This series was commended by George R. R. Martin, writer of the Game of Thrones Series as a story he drew a lot of his inspiration from.
Simon, the protagonist is a kitchen boy as well as a magician’s apprentice who fantasizes about heroism and great moral deeds when a civil war involving sorcery erupts in his world, Osten Ard.
The series follows Simon as he navigates his way through the world of humans, trolls, and various entities of dark magic, embarking on a quest to bring down the Storm King.
Williams and Grossman (The Magicians) both create a compelling protagonist who is pulled from the world they know and thrown into something they only fantasized about making their dreams a reality.
Williams creates a perfect parallel to the Magicians and includes a quest aspect to delve further into the fantasy genre. You can find all three novels here.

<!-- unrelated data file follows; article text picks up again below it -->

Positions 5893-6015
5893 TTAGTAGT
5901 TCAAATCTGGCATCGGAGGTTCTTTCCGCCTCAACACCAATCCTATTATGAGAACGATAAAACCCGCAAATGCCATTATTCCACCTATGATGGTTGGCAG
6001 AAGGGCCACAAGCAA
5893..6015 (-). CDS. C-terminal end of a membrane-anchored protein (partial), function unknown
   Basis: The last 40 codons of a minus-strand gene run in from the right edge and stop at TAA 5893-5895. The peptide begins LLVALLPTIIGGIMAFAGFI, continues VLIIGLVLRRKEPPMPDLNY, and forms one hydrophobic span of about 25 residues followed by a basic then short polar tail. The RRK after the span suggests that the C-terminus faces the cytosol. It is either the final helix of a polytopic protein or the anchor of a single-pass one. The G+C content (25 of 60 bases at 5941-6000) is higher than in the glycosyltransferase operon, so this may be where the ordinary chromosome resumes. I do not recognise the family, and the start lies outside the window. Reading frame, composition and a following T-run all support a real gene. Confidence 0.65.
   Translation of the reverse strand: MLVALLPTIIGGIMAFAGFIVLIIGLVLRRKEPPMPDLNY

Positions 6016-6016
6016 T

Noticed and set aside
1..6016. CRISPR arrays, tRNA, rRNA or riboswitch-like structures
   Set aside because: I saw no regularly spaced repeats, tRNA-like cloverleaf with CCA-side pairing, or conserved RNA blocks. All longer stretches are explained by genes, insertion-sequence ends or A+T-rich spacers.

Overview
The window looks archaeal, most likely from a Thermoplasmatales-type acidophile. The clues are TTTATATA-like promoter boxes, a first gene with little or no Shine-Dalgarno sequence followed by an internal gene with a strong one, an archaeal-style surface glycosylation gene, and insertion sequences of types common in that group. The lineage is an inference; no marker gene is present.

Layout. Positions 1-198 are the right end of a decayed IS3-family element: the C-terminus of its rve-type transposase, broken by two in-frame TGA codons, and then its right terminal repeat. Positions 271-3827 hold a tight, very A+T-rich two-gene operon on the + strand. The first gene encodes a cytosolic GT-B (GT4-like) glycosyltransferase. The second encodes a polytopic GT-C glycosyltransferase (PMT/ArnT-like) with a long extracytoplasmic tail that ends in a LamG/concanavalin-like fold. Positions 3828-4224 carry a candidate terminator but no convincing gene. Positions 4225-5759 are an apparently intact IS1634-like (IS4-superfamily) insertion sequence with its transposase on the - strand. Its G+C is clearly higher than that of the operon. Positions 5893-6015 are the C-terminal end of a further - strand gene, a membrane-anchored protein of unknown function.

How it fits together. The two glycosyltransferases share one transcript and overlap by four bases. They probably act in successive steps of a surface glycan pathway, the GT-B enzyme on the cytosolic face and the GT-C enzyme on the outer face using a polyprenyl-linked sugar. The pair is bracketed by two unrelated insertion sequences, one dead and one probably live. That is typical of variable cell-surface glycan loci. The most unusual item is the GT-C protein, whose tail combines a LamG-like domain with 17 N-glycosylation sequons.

The Dragon Keeper, Robin Hobb (2009)
The Dragon Keeper is a slightly different addition to this list. Unlike The Magician, the story is told through the point of view of many of the main characters, Thymara a forest girl born with a birth defect of scales, Alise the unhappy wife of a trader with a self-taught knowledge of dragons, and even a dragon named Sinatra who after being born discovers she is deformed and will likely not fly.
Each character has a dilemma that ties into the problems of other characters throughout the book. Hobb’s novel is a great addition to this list because of the elements brought by the young characters.
This story features betrayal, love, and conflict like The Magician, and is told from multiple points of view to keep the reader interested and involved. You can find the Hobb novel here.
Assassin’s Apprentice, Robin Hobb (1995)
Hobb has made the list again with Assassin’s Apprentice, a story involving a young royal outcast Fitz with the strange gift of speaking to animals. However, the art that kept Fitz hopeful comes with a price if practiced too often.
Once welcomed into the royal household, he is forced to leave his old habits behind and train to become an assassin.
This novel is a part of The Farseer Trilogy created by Hobbs who has proven she can write compelling characters like the ones in The Magician. You can find Assassin’s Apprentice and the rest of the series here.